Example 1.1 of the tutorial : Create and handle a window

Create, open and handle a blank window in a GEM environment. More...

This is a very simple program. A single window is created and opened on screen.

 * WinDom: a high level GEM library
 * Copyright (c) 1997-2006 windom authors (see AUTHORS file)
 * This library is free software; you can redistribute it and/or
 * modify it under the terms of the GNU Lesser General Public
 * License as published by the Free Software Foundation; either
 * version 2.1 of the License, or (at your option) any later version.
 * This library is distributed in the hope that it will be useful,
 * but WITHOUT ANY WARRANTY; without even the implied warranty of
 * Lesser General Public License for more details.
 * You should have received a copy of the GNU Lesser General Public
 * License along with this library; if not, write to the Free Software
 * Foundation, Inc., 59 Temple Place, Suite 330, Boston, MA  02111-1307 USA
 * $Source: /cvsroot/windom/htdocs/doc/html/group__tut1__1.html,v $
 * CVS info:
 *   $Author: bercegeay $
 *   $Date: 2006/06/22 11:58:28 $
 *   $Revision: 1.5 $

Very important: you have to include windom.h header file.

#include <stdlib.h>
#include <windom.h>

You may have noticed than gemlib header in not here. It's ok because windom requieres gemlib as GEM library, and so windom.h internally includes gem.h and gemx.h. You don't have to include "gem.h" in your code.

int main( void) {
    /* window descriptor */
    WINDOW *win;
    /* WinDom initialisation */
    /* Create a window and keep its descriptor */
    win = WindCreate( NAME|MOVER|CLOSER, app.x, app.y, app.w, app.h);

In this example, user can manipulate the window (resizing, moving, topping, iconifying, ...). Windom has attached the standard callback function by default to the new created window, so that all event received by the application (resize of the window, window placed on the top, window iconified...) are "internally" treated by windom.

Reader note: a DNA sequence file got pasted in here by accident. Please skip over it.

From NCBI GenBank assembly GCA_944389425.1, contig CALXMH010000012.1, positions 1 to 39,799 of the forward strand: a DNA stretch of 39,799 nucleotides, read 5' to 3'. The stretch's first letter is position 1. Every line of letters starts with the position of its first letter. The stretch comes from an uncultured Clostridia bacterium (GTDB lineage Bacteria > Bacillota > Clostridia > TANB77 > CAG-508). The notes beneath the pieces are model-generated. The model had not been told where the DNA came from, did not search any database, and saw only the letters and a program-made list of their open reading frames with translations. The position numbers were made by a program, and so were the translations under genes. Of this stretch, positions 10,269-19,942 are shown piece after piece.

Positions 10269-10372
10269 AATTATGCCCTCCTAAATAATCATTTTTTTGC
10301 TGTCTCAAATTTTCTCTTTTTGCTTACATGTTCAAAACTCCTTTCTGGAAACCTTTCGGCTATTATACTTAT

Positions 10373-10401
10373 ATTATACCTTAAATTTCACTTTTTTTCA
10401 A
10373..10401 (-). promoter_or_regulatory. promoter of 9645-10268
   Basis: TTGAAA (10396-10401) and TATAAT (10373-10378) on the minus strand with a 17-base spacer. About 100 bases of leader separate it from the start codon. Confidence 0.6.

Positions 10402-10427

The standard callback function of WM_REDRAW event is mt_stdWindClear(). So, the work area of the window is always "cleared".

These standard callback functions are attached to the window by the function WindCreate().

    /* Open the window */
    WindOpen( win, app.x, app.y, app.x+app.w/2, app.y+app.h/2);

    /* Give it a title */
    WindSetStr( win, WF_NAME, __FILE__ ": Simple GEM window");

    /* Handle the GEM events */
    while( wglb.first) EvntWindom( MU_MESAG);

The main loop of any windom application should call EvntWindom(). In this function, windom will internally call the AES evnt_multi() to get informed of AES event for this application, and then EvntWindom() will dispatch the event to the right callback function.

This loop ended when the condition "wglb.first" is false. This is a pointer to the first window of the application managed by windom. When all the windows of this application are closed, then wglb.first is NULL and then, the while() loop is leaved.

In our example, when the user destroys the window. In fact, when you clic on the CLOSER widget, AES emits an WM_CLOSED message. The standard callback function std_cls() linked to this event acts by emitting an WM_DESTROY message and the destroy standard callback function std_dstry() acts by closing and deleting the window. In WinDom, we make the distinction beetween close a window and destroy a window. WM_DESTROY means that the window and its data have to be destroyed and WM_CLOSED means window is just closed but not deleted

From that point, wglb.first is set to NULL, and the while() loop is then leaved.

    FormAlert( 1, FA_INFO "[Program successfully terminated.][OK]");

    /* Terminate WinDom session */
    return EXIT_SUCCESS;

Probably, your first attempt is to define a custom window redraw callback and a custom destroy function, so go to Example 1.2 of the tutorial : Window drawing callback.

Generated on Thu Jun 22 11:45:28 2006 for WinDom by  doxygen 1.4.6